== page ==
May 14, 2008
In my defense, I know how to paint. I know how to stain. I've laid tile and carpet once. I know landscaping.
But on my first day as a construction volunteer for the Habitat for Humanity Jimmy and Rosalynn Carter Work Project in Huff Alley in Biloxi, those skills were useless.
Instead I taped seams in weatherproofing material. I ferried supplies and tools. And then I installed insulation in the ceiling of Angel Lewis' two-bedroom house.
My relationship with insulation is bad, poor, worthy of therapy. In September 2000, a few weeks after buying my first home, the air conditioner went out. Like a do-it-yourself trouper, I hiked into the attic to self-diagnose, and crossed a series of strategically placed plywood pieces to the A/C unit in the middle of the room. It was a little dark, and I missed a step. Falling through the ceiling, I got covered in scratchy yellow fiberglass insulation.
Fiberglass. Very small shards of glass. Everywhere. Like 1,000 needles poking you constantly.
In the end I was OK, except for the involuntary acupuncture treatment. When Dale, the house leader, asked me to help young Natalie with insulation, I had flashbacks, but I said yes. After all, I'm volunteering. I'm learning something new. I'm overcoming fear. Natalie was on a ladder, with other volunteers around her. She held the long blue sheets in her hands. She wasn't wearing gloves.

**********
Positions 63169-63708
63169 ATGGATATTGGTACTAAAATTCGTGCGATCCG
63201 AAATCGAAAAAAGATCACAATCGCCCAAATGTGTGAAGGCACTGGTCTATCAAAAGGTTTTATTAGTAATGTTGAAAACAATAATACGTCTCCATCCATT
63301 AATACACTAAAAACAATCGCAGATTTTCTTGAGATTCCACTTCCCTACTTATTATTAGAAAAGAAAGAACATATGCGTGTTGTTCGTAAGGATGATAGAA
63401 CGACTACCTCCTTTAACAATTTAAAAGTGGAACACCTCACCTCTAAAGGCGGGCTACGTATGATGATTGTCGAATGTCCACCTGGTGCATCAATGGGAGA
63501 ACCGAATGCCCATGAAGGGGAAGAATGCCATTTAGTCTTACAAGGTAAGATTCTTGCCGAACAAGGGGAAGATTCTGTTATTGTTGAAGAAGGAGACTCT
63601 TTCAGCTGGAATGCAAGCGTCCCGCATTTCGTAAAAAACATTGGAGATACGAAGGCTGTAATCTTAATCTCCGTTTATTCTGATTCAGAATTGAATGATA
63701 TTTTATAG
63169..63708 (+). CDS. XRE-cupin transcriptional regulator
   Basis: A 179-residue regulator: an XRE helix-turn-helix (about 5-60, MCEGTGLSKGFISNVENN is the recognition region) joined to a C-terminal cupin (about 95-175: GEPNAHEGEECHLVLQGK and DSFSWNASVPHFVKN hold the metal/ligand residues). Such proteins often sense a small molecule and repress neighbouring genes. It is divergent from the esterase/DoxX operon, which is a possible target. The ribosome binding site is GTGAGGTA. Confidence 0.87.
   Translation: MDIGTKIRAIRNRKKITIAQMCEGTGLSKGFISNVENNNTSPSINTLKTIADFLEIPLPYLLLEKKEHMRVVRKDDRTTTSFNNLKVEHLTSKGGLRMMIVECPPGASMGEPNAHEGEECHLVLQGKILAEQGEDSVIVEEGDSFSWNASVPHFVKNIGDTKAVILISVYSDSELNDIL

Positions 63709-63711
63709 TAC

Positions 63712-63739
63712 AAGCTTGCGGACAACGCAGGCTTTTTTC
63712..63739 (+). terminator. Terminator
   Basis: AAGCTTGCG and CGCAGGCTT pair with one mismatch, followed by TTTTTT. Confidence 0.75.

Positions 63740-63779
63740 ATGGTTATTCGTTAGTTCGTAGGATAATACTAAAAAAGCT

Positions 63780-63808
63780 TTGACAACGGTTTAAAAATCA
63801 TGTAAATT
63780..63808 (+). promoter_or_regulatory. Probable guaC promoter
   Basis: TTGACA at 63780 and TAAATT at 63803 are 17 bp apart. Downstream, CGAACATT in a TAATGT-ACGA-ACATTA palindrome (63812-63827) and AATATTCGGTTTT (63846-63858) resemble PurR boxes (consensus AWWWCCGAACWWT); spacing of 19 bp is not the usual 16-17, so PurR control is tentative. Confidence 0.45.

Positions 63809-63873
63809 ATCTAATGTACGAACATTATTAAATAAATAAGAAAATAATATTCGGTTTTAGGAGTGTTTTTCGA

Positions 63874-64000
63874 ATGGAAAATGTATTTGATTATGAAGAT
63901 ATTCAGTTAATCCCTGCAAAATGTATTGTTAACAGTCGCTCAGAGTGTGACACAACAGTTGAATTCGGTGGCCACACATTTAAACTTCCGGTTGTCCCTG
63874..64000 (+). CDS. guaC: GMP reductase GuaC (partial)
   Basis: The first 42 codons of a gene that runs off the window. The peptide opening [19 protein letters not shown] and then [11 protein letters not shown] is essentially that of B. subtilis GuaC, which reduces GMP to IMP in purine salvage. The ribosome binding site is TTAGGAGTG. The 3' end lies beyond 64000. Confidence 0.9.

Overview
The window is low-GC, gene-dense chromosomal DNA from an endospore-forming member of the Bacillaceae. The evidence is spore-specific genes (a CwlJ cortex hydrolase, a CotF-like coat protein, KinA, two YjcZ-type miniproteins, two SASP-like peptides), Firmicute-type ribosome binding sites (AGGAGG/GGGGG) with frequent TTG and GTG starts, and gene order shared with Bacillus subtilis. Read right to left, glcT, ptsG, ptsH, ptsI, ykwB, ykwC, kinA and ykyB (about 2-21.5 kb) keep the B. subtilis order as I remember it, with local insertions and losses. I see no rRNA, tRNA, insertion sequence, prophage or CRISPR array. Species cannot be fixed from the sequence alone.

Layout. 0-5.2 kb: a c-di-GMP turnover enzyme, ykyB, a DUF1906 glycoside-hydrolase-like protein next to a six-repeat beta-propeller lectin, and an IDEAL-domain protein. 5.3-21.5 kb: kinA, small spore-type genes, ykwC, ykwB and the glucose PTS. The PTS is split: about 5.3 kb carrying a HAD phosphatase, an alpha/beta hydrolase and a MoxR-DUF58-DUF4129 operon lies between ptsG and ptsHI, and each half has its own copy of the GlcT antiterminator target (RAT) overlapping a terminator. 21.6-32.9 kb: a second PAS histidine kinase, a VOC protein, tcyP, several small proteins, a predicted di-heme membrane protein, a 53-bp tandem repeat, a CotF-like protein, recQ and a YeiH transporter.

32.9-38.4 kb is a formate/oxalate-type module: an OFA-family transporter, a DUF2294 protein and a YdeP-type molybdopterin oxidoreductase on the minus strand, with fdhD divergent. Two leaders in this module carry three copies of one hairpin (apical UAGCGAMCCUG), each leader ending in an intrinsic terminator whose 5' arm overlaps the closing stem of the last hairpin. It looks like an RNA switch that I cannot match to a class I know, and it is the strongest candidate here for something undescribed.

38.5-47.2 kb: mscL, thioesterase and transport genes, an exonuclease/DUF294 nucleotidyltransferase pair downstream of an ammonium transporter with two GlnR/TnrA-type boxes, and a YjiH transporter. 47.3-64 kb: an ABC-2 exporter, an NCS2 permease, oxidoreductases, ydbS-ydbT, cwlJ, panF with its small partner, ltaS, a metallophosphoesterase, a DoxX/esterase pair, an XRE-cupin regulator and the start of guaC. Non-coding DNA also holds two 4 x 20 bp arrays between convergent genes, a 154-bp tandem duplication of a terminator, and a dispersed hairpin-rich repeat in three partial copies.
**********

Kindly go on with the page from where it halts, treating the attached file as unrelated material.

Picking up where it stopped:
Oh, the foolishness of youth, I thought. She'll suffer for it later.
I climbed up another ladder to secure the sheets of insulation in the ceiling before the drywall crew came in. I looked at the gloves in the pocket of my toolbelt, thinking, "Yes, once you get this staple gun loaded, put them on."
I forgot. I touched the stuff. I cringed in anticipation.
Nothing happened. I touched it again. I stapled it. I pulled it apart with my bare hands. Nothing happened. I read the bag.
It wasn't fiberglass. It was something else.
Thank you, whoever invented this stuff. Thank you, Habitat, for buying it.
Natalie, I'm sorry I doubted you.
Today is my day. I get to paint. I may even get to tile or lay carpet. I can't wait.
Seriously, for those of you who have never used a carpet kicker, it's great stress relief. I promise.